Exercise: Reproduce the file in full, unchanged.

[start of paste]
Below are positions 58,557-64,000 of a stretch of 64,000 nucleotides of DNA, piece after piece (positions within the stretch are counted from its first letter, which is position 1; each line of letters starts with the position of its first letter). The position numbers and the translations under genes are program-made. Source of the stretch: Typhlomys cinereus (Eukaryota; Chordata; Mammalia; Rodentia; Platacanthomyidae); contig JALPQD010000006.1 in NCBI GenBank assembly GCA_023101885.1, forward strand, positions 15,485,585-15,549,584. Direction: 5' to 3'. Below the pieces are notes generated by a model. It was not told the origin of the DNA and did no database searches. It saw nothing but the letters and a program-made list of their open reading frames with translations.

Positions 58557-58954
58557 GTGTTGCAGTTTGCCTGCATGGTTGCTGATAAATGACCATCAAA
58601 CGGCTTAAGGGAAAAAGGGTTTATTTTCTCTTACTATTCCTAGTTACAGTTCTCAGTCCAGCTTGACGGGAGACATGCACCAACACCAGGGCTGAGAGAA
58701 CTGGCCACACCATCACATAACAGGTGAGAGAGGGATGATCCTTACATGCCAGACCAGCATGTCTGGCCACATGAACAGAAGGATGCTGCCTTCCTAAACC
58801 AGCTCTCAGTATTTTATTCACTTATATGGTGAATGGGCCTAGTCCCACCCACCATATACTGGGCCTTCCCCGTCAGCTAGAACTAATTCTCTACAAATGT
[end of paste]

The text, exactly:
Below are positions 58,557-64,000 of a stretch of 64,000 nucleotides of DNA, piece after piece (positions within the stretch are counted from its first letter, which is position 1; each line of letters starts with the position of its first letter). The position numbers and the translations under genes are program-made. Source of the stretch: Typhlomys cinereus (Eukaryota; Chordata; Mammalia; Rodentia; Platacanthomyidae); contig JALPQD010000006.1 in NCBI GenBank assembly GCA_023101885.1, forward strand, positions 15,485,585-15,549,584. Direction: 5' to 3'. Below the pieces are notes generated by a model. It was not told the origin of the DNA and did no database searches. It saw nothing but the letters and a program-made list of their open reading frames with translations.

Positions 58557-58954
58557 GTGTTGCAGTTTGCCTGCATGGTTGCTGATAAATGACCATCAAA
58601 CGGCTTAAGGGAAAAAGGGTTTATTTTCTCTTACTATTCCTAGTTACAGTTCTCAGTCCAGCTTGACGGGAGACATGCACCAACACCAGGGCTGAGAGAA
58701 CTGGCCACACCATCACATAACAGGTGAGAGAGGGATGATCCTTACATGCCAGACCAGCATGTCTGGCCACATGAACAGAAGGATGCTGCCTTCCTAAACC
58801 AGCTCTCAGTATTTTATTCACTTATATGGTGAATGGGCCTAGTCCCACCCACCATATACTGGGCCTTCCCCGTCAGCTAGAACTAATTCTCTACAAATGT